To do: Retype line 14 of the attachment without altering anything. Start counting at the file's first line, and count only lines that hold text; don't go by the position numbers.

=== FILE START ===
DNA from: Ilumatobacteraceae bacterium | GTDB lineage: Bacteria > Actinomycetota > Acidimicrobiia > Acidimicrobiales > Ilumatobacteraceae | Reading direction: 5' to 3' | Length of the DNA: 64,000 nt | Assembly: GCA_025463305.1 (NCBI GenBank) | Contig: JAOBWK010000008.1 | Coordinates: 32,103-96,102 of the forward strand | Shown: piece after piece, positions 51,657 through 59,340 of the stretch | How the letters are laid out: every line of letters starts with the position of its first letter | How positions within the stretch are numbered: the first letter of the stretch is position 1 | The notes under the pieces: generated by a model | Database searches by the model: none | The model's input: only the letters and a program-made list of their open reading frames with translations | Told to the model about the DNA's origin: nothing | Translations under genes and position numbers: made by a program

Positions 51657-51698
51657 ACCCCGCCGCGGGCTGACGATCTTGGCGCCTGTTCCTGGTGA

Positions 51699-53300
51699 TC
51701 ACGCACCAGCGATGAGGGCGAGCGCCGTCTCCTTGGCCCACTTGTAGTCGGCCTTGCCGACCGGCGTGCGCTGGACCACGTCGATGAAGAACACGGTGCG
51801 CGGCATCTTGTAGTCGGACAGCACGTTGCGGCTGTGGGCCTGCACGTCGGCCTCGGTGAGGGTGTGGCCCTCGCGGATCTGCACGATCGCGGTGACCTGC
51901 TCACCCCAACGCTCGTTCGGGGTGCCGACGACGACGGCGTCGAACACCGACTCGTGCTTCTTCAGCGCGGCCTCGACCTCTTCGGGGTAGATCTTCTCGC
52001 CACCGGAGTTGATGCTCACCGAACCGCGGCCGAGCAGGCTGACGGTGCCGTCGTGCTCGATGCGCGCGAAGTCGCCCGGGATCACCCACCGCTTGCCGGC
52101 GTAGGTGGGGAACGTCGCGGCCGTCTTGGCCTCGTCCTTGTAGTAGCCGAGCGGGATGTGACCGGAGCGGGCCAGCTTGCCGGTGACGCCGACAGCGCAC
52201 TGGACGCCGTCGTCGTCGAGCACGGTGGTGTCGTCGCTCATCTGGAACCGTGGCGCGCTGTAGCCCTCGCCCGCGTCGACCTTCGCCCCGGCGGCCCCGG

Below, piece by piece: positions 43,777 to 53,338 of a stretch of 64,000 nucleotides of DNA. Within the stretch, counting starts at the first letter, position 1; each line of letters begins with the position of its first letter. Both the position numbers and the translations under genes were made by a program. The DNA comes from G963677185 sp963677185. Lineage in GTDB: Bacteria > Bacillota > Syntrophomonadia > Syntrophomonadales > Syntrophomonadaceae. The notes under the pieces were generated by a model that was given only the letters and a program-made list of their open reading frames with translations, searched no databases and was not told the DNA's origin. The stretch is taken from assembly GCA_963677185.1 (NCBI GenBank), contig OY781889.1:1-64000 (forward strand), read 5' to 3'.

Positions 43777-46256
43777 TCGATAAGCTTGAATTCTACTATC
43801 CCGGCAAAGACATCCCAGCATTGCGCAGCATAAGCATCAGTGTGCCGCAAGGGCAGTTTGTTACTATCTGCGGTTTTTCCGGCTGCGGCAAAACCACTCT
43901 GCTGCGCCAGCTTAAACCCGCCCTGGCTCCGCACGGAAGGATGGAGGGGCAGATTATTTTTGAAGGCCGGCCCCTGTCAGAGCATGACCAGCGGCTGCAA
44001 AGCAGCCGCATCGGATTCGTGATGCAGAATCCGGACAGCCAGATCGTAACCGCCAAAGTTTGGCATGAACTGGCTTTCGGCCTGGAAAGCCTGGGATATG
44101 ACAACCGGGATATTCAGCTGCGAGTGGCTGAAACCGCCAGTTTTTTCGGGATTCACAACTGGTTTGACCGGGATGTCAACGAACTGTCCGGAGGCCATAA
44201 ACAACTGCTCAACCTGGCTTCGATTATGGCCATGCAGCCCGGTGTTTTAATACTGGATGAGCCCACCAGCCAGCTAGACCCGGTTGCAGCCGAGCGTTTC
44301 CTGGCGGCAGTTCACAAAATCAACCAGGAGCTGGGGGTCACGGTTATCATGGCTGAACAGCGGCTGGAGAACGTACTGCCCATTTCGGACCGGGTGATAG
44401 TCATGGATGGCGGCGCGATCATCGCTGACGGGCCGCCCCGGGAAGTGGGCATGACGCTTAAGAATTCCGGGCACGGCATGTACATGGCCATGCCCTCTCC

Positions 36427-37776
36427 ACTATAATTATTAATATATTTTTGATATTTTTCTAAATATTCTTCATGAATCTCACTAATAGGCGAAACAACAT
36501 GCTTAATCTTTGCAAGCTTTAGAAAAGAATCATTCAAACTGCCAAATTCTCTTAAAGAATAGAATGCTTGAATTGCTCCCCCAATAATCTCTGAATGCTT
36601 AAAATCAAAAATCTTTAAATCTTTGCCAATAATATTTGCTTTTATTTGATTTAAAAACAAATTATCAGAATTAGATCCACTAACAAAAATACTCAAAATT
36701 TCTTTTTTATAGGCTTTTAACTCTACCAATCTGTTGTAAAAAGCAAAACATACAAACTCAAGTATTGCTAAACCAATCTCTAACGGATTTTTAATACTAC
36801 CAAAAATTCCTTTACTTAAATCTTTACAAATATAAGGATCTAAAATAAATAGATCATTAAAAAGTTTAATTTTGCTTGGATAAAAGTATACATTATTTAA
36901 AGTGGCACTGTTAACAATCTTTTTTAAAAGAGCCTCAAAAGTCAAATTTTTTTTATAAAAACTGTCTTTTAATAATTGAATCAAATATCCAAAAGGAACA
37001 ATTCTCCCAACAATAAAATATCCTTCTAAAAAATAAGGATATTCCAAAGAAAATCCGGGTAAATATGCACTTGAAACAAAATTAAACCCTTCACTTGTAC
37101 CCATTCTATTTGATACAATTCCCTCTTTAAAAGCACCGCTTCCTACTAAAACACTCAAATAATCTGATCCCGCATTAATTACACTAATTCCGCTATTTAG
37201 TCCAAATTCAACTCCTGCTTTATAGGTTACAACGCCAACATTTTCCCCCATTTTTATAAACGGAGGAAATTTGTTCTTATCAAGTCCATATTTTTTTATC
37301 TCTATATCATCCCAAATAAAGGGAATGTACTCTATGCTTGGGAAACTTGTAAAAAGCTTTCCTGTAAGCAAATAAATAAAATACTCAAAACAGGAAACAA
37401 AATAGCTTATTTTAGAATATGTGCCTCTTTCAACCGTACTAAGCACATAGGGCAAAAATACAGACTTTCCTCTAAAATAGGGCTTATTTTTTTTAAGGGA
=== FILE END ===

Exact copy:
43777 TCGATAAGCTTGAATTCTACTATC